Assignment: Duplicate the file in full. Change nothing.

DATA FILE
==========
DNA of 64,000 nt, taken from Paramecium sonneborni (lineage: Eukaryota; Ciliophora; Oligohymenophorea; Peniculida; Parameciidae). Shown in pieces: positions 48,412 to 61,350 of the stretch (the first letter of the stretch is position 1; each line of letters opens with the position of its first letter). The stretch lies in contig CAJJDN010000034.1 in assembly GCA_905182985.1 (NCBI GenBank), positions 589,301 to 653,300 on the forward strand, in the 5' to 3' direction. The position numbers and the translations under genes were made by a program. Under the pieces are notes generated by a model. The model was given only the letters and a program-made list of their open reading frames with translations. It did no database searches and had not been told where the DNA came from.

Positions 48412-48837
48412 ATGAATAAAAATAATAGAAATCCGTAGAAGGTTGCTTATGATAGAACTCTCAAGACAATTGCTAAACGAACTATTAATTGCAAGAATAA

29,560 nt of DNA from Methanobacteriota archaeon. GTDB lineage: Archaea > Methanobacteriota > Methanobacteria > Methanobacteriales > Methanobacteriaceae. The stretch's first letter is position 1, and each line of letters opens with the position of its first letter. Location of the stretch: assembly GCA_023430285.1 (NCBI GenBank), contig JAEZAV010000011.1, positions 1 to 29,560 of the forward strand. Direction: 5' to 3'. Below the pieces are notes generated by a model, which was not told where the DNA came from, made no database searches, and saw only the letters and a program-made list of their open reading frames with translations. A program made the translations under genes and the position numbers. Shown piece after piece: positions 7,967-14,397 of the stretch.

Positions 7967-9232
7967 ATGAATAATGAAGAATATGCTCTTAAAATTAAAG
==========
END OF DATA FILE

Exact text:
DNA of 64,000 nt, taken from Paramecium sonneborni (lineage: Eukaryota; Ciliophora; Oligohymenophorea; Peniculida; Parameciidae). Shown in pieces: positions 48,412 to 61,350 of the stretch (the first letter of the stretch is position 1; each line of letters opens with the position of its first letter). The stretch lies in contig CAJJDN010000034.1 in assembly GCA_905182985.1 (NCBI GenBank), positions 589,301 to 653,300 on the forward strand, in the 5' to 3' direction. The position numbers and the translations under genes were made by a program. Under the pieces are notes generated by a model. The model was given only the letters and a program-made list of their open reading frames with translations. It did no database searches and had not been told where the DNA came from.

Positions 48412-48837
48412 ATGAATAAAAATAATAGAAATCCGTAGAAGGTTGCTTATGATAGAACTCTCAAGACAATTGCTAAACGAACTATTAATTGCAAGAATAA

29,560 nt of DNA from Methanobacteriota archaeon. GTDB lineage: Archaea > Methanobacteriota > Methanobacteria > Methanobacteriales > Methanobacteriaceae. The stretch's first letter is position 1, and each line of letters opens with the position of its first letter. Location of the stretch: assembly GCA_023430285.1 (NCBI GenBank), contig JAEZAV010000011.1, positions 1 to 29,560 of the forward strand. Direction: 5' to 3'. Below the pieces are notes generated by a model, which was not told where the DNA came from, made no database searches, and saw only the letters and a program-made list of their open reading frames with translations. A program made the translations under genes and the position numbers. Shown piece after piece: positions 7,967-14,397 of the stretch.

Positions 7967-9232
7967 ATGAATAATGAAGAATATGCTCTTAAAATTAAAG